Brad Whitford is Aerosmith’s rhythm guitarist, but in most other bands his classic, big-toned approach would make him the six-string star. As it is, he and lead picker Joe Perry are as important a part of the band’s chemistry as the much-celebrated bond between Perry and frontman Steve Tyler.
Whitford, who turned 60 on February 23, has played a vast array of solid body guitars over the years, but the core of his sound has long been the Gibson Les Pauls – Sunbursts and Gold Tops in particular – that drive his most crushing rhythm parts and some of his stellar turns at lead.
In honor of Whitford, and the Perry/Whitford chemistry that’s become the main appeal for many of Aerosmith’s longtime fans, here’s a list of Aerosmith’s top 10 riff-powered songs:
10. “Sweet Emotion” This 1975 Top 40 hit from Toys in the Attic was Aerosmith’s big breakthrough, with a biting blues riff locked onto bassist Tom Hamilton’s repeated, driving figure that’s the backbone of the tune. Perry’s entrance is a classic moment in talk box playing, but it’s really his and Whitford’s twined guitars chugging on that riff in E that puts the heart in “Sweet Emotion.”
Official Aerosmith Videos
9. “Last Child” The ominous slow-drag churn of Whitford and Perry’s axes gives this song its sense of sex and danger. Over the years the tune has evolved into a live showcase for Whitford, who kick-starts it in concert and keeps his Les Paul’s tone low and nasty. The number came straight from the pens of Whitford and Steven Tyler and raced up the charts to #21 after it became the first single from 1976’s Rocks.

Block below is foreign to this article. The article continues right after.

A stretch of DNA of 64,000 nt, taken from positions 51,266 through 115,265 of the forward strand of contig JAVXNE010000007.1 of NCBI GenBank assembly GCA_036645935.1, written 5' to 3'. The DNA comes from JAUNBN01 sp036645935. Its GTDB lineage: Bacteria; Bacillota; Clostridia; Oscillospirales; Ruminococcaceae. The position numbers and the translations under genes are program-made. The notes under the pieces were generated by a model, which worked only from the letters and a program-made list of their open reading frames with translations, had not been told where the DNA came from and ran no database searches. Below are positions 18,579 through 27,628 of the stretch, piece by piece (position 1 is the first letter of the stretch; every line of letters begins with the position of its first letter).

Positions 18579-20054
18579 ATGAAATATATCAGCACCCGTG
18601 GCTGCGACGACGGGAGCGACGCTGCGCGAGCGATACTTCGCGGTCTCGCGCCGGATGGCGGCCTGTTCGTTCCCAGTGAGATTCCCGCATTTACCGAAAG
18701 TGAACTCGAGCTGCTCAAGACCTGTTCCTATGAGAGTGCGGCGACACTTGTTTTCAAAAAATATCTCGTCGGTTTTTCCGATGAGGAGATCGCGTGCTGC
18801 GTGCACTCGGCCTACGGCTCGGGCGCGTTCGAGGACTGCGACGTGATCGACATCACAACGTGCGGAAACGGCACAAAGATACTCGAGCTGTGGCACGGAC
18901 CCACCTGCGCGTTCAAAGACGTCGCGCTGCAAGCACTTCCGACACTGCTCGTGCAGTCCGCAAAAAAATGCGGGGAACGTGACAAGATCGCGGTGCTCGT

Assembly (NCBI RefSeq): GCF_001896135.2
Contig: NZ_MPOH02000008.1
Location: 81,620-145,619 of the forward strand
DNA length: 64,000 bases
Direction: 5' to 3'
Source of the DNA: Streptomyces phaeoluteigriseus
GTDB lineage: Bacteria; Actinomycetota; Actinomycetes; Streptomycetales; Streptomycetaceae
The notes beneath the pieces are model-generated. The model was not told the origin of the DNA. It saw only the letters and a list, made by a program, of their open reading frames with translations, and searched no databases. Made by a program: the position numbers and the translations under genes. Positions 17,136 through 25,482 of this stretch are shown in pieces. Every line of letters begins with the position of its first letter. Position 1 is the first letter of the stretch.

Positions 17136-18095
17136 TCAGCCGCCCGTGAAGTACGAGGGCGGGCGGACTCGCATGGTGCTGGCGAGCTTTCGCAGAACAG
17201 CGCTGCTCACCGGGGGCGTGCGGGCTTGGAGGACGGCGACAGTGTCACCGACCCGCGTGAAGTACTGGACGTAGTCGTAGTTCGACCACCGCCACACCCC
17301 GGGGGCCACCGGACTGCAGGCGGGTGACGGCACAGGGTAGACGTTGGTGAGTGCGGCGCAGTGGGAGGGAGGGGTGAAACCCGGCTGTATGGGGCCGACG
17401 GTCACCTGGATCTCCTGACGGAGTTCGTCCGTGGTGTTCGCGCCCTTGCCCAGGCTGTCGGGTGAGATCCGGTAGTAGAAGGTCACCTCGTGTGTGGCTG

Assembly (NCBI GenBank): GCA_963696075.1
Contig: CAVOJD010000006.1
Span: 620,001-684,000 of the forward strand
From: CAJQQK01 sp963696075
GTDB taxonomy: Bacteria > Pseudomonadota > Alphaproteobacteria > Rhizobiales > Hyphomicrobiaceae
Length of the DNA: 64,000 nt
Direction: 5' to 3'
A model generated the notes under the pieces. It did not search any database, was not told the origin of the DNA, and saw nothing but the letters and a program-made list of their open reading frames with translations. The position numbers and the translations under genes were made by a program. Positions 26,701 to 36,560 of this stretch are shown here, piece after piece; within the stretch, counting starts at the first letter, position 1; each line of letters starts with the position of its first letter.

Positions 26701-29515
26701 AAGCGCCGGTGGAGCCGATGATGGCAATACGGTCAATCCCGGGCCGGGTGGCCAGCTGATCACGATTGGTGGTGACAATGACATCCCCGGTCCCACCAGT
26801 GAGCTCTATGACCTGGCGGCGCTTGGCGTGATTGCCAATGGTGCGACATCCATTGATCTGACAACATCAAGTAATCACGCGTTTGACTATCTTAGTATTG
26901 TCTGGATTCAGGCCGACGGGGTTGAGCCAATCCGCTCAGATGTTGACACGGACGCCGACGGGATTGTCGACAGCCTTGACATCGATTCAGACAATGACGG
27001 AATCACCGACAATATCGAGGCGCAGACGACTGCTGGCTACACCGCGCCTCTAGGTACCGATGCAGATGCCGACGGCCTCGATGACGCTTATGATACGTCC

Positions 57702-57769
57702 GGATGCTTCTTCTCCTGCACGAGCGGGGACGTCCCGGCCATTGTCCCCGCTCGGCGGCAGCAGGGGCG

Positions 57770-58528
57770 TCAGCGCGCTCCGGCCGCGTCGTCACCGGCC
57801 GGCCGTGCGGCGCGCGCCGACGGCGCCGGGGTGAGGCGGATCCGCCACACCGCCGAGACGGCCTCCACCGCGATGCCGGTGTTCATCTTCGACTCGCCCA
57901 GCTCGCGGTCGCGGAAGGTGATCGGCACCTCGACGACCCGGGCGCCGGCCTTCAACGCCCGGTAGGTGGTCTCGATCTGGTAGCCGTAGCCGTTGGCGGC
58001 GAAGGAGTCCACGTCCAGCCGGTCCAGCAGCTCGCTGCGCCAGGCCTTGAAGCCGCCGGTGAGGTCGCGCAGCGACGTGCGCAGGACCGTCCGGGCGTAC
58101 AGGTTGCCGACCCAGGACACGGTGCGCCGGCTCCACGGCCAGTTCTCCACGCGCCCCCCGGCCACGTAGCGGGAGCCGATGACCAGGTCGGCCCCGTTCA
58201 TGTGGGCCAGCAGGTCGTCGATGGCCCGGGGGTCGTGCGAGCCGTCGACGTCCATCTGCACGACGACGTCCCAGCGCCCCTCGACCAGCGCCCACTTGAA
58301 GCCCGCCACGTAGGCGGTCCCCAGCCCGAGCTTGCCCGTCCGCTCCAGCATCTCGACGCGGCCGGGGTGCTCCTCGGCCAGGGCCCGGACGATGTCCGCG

8. “Walk This Way” This 1975 single followed “Sweet Emotion,” going all the way to #10. The title phrase was plucked from Marty Feldman in Mel Brooks’ Young Frankenstein, but the storyline is pure adolescent male fantasy. Musically, except for Perry’s wailing blues solo, the tune’s a giant rhythm machine, with Perry, Whitford and bassist Tom Hamilton working in lockstep over Joey Kramer’s aggressively hammering drumbeat. No wonder the song became a huge crossover rap hit for Run-D.M.C. 11 years later, with Tyler and Perry guesting on the track and the hit MTV video.
Official Aerosmith Videos
7. “Dream On” When this tune from Aerosmith’s 1973 eponymous debut album was initially released, it failed to reach the Top 40. But two years later the piano-driven ballad (foreshadowing things to come?) got a second life. Buoyed by the success of “Sweet Emotion,” the band chose to re-release “Dream On” and it became Aerosmith’s first top 10 smash, peaking at #6. As the song evolves, it also becomes a showcase for Perry, who spins a series of complimentary blues-based melody lines around the piano chords that Tyler says were inspired by hearing his classical musician father practice piano.
6. “Back in the Saddle” Although it’s a Tyler/Perry composition, Whitford keeps this song grounded with his crunching rhythm playing – until he steps to the foreground and takes the menacing lead. It’s all sex and danger compressed into four-minutes-and-forty-two-seconds.